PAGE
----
The Secrets of Rætikon by Broken Rules is a beautifully illustrated, 2D open world game. Players assume the role of a humanoid bird exploring the alps and the surrounding jungle landscape. Using mad avian skills, players can fly anywhere, commune with other animals, lift things and endlessly explore the environment.
Exploring is the main goal in Secrets of Rætikon. The area where your bird explores is filled with leftover remnants of a long gone, ancient civilization. Filled with puzzles, traps and other animals, gamers have the option to play the game out as they like: choosing to explore the area in peace and interacting with all the animals or actively unlocking new mysteries and areas to learn more about the region and it’s past. Broken Rules designed the game this way so gamers of any skill level can still enjoy the Secrets of Rætikon regardless of their preferred mode of play.
Secrets of Rætikon both intrigued and disappointed me. This game sounds amazing on paper. A press released published on April 10, 2014 describes it the best: “Secrets of Rætikon is an atmospheric, open-world 2D game where you fly like a bird and explore an uncharted world. As a mysterious winged being, you find yourself alone in the mountains of the Alps. Discover strange contraptions, wild animals and the mysteries of an ancient culture. Your quest is to uncover the Secrets of Rætikon.” I didn’t feel like I was in an “uncharted world” or that I was uncovering any mysteries. It just felt like I was flying through a forest, collecting glowing Doritos chips. You do see plenty of strange looking statues and contraptions, but when activated, not much happened.
I unlocked some cages, freed trapped animals and was able to move to new areas, but, honestly, if I wanted to free animals to advance to new levels I would have played Sonic the Hedgehog. I was expecting a much deeper plot than: collect glowing Doritos, activate contraptions. There is a story here however. Slowly but surely I unlocked runes that helped me translate an alphabet that revealed more of the ancient culture. While a great concept, this was a tad boring and tedious to accomplish– especially with the wonky control scheme. Which leads to an important point: though Secrets of Rætikon is Xbox controller friendly, if you’re not fortunate enough to own one (I’m not), you’ll be forced to use…the arrow pad to move!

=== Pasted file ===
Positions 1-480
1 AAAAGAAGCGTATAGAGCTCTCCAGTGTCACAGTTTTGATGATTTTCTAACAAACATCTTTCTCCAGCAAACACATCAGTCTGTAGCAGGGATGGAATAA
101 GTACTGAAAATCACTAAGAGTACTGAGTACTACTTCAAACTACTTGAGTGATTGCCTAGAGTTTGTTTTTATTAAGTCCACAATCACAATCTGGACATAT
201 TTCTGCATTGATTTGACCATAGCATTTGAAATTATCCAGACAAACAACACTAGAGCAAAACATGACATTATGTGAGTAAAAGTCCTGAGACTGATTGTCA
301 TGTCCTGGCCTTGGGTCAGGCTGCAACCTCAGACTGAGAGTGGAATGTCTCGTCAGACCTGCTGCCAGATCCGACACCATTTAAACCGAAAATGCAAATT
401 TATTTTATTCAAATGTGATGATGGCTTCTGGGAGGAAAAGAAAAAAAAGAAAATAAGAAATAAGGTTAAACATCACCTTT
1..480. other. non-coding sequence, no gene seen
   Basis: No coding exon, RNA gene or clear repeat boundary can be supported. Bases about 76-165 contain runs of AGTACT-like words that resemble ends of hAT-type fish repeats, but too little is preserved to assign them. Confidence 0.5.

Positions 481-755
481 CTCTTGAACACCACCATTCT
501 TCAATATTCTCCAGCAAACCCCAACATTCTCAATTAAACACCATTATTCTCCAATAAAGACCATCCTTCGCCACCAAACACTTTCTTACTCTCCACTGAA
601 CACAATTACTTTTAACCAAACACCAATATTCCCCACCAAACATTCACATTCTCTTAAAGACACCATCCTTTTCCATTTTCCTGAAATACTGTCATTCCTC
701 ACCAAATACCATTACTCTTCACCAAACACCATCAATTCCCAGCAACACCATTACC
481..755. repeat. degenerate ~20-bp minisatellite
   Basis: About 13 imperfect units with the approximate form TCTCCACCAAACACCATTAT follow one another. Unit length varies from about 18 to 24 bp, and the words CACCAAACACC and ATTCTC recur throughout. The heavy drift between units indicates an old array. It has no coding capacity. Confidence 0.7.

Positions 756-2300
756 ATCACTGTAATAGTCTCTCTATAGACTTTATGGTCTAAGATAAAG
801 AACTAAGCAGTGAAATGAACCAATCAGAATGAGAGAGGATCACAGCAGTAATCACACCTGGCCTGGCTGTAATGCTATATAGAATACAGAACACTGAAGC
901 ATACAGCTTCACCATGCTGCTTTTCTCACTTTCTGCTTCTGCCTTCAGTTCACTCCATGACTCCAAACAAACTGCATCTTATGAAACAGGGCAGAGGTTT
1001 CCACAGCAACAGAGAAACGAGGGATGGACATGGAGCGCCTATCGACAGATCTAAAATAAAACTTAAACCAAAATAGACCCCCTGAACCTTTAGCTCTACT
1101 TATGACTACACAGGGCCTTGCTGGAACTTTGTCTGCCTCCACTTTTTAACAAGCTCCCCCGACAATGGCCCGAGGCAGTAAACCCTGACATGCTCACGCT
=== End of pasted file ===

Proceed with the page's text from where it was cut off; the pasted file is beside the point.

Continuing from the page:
But this is not to say the game didn’t have its up sides…
Glowing Doritos hovering above strange contraption.
Secrets of Raetikon may have fallen short in the story and plot department, but it rated well in many other areas. The audio and visuals provide a well-produced sensory experience. The triangular geometric art style featured throughout the game is pleasing to the eye and makes it fun to explore and each background is unique, vibrant and brilliantly colored. You can see samples of this in the various screen shots.
The sounds in Secrets of Raetikon are noteworthy for their level of detail and variety. All the sounds are well-developed and were clearly thought about by the developers. Your bird makes a fun chirp or clicking noise while flying and other animals you encounter sound realistic. Smaller details like the wind or the flapping of the wings are also included and provide a satisfying experience while playing.
Solving puzzles is also enjoyable in Secrets of Raetikon. Many of the puzzles you come across can be solved in multiple ways, giving players the freedom to come up with their own creative solutions to each challenge. This diversity, in a game of this nature, pleasantly surprised me. It adds a lot of depth to an otherwise straightforward game.
In the end, Secrets of Rætikon, is an enjoyable game to pick up and play casually if you don’t mind a weak plot and difficult controls. While there is an underlining story that Broken Rules is trying to tell, it is not what makes this game good. So the secret it out, Secrets of Rætikon is a good game if you’re more interested in the journey than the destination.